ISSN (Print) - 0012-9976 | ISSN (Online) - 2349-8846

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Ambedkar as a Political Philosopher

Existing studies on B R Ambedkar largely focus on his substantive religious, sociological, political and constitutional concerns, and not on the concepts he deployed for the purpose or modes of his argumentation. His body of work demonstrates that he formulated a number of concepts to take stock of the social reality that he confronted, and/or reformulated existing concepts by critically engaging with the body of scholarship available to him. With regard to the conception of the political, he advanced a comprehensive and consistent design of what it means to live as a public and how best to do so in a setting very different from the West.

Populism, Democracy and Development

By way of analysing and interpreting the outcome of the West Bengal assembly elections 2016, the article “West Bengal Elections: The Verdict of Politics” (EPW, 11 June 2016) has raised some vital questions of immense theoretical importance which deserve serious deliberation. With this object in view, some issues of general interest have been picked up.

Brexit Offers No Particular Spoils for India

Abhijit Sarkar makes two claims in "Spoils of Brexit for India" (EPW, 13 August 2016): British voters ignored the interests of non-British Commonwealth residents in the European Union referendum, and that the outcome of the referendum will benefit India. The second claim is questionable, and is based on little evidence. The first, meanwhile, relies upon unsubstantiated assertions and unscientific experimentation, but nevertheless raises interesting questions about legitimate democratic participation.

Political Economy of US-Pakistan Relations

Hamza Alavi, in this journal, offered the most pronounced presentation of US-Pakistan relations in terms of a patron-client model. In an attempt to further the understanding, it is noted that Alavi discounted the role of the internal political economy of Pakistan. The canonical patron-client formulation is scrutinised to reformulate the role of Pakistan as an "estranged client." The attempt is to internalise the interplay of the geostrategic and political-economy interests of the Pakistani military in US-Pakistan relations.

Secularism and Religious Violence in Hinduism and Islam

This article underlines the need to move beyond the exhausted notion of all religions preaching peace to studying the specific manner in which violence is legitimised in each religion. This is the first step liberal secularists need to take if they plan to mount a successful challenge to the dominance of the Hindu right.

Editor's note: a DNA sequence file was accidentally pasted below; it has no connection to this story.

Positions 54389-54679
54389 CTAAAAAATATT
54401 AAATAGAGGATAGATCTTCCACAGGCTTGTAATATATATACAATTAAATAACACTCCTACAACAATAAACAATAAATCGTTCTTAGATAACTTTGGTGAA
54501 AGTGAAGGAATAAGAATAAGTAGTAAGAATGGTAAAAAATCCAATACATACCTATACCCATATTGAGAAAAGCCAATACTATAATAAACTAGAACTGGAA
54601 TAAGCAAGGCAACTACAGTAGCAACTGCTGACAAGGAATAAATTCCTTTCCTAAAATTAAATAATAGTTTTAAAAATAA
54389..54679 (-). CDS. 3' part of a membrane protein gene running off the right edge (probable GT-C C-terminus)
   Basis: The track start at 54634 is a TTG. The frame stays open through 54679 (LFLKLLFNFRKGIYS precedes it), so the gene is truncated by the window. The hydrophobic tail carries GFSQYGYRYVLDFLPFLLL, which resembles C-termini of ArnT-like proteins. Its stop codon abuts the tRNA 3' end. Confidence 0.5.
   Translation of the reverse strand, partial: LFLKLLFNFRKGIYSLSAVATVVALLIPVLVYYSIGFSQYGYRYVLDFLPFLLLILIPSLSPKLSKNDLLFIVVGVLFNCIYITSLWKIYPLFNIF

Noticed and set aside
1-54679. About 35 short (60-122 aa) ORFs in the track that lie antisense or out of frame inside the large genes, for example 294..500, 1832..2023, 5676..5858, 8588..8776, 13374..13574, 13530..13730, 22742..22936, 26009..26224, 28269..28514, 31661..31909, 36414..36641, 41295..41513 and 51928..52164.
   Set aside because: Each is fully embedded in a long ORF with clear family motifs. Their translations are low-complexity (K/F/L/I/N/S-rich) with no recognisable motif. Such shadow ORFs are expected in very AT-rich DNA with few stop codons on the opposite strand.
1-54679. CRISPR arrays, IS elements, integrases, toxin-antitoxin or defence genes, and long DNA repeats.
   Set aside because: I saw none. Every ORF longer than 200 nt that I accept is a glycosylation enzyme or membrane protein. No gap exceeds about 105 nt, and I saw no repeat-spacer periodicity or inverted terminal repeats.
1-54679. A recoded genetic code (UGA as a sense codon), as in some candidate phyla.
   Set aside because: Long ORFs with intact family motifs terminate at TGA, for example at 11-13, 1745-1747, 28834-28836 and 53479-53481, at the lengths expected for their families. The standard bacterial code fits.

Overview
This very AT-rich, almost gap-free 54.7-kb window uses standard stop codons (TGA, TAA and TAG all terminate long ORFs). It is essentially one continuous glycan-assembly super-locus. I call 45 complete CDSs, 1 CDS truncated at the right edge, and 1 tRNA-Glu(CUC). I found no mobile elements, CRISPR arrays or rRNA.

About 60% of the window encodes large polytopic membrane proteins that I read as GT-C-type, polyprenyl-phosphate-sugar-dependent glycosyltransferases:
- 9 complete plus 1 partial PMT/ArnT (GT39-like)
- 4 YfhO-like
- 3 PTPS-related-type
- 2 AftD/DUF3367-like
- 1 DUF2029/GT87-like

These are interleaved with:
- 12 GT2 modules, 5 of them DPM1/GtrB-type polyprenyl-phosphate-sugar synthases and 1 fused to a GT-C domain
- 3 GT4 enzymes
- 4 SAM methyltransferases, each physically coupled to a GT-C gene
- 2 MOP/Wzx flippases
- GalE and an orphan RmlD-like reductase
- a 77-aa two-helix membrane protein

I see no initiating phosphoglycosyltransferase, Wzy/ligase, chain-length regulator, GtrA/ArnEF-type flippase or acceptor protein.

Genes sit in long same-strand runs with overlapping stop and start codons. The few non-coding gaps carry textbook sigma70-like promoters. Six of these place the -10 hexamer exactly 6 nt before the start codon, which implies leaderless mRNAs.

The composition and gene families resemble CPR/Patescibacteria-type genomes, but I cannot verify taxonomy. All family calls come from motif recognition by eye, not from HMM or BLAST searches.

Democracy and Violence in India

India: Democracy and Violence edited by Samir Kumar Das; OUP, 2015; pp i-viii+258, ₹ 995.

Public University in a Democracy

The modern public university in a democracy faces the challenging task of producing and disseminating knowledge. Though the public character and universality of knowledge seem to be threatened today by both the state as well as the market forces, the university cannot afford to remain an apolitical institution in a democracy. There are lessons to be learnt in the debates surrounding the development of German universities and the idea of a university as the idealist philosophers have conceptualised.

Dreaming in English

With the resurgence of nationalism in this age of aggressive globalisation, the call to dream in English is often a demand for conformity with what are declared to be national mainstreams. The demand for unilingualism and conformity is complicated by the idea of dreaming in English as articulated by colonised and subordinated groups in other contexts. What should give us pause, however, is any easy equation of the English language, or Western democracy, with fixed notions of science, rationality, progress and modernity. How might we think through these conundrums and challenges?

IITs and the Project of Indian Democracy

Technological education in India has privileged the demands of the market and industry, while ignoring the demands of democracy to create an egalitarian society. The engineer is trained to "make" and "innovate" for a growing economy without understanding the social processes that produce certain "demands" in the first place, or considering how goods manufactured are to be distributed fairly in an unequal society. To make a successful journey from passive suppliers of technology to thought leaders on the question of India's development, the Indian Institutes of Technology must respond to the dominant discourse on development and articulate paradigmatic ideas on what development ought to be for India's democratic project.

Welding the Two Visions of Democracy

Radical Equality: Ambedkar, Gandhi, and the Risk of Democracy by Aishwary Kumar; Stanford, California: Stanford University Press, 2015; pp xiv + 393, price notindicated.

Decoding Donald Trump

Donald Trump epitomises deeper fault lines and contradictions that bedevil America's image of itself. It is symptomatic of a populism that travels for the most part across party lines and political affiliations. Democratic candidates have also resorted to a softer populism on the idea of the foreigner intruding into sacred national territory.

The Categorical Revolution: Democratic Uprising in the Middle East

The protests over the past year across the "Middle East" are perhaps saying that the region first and foremost belongs to its people and that the categories of "oil-rich", "oil-less" and "main route" are at best exciting materials for a historian's archive. While unfolding this "categorical revolution", this article explodes two key myths: (1) that of the terminology of the Middle East, and (2) Islam's incompatibility with democracy.

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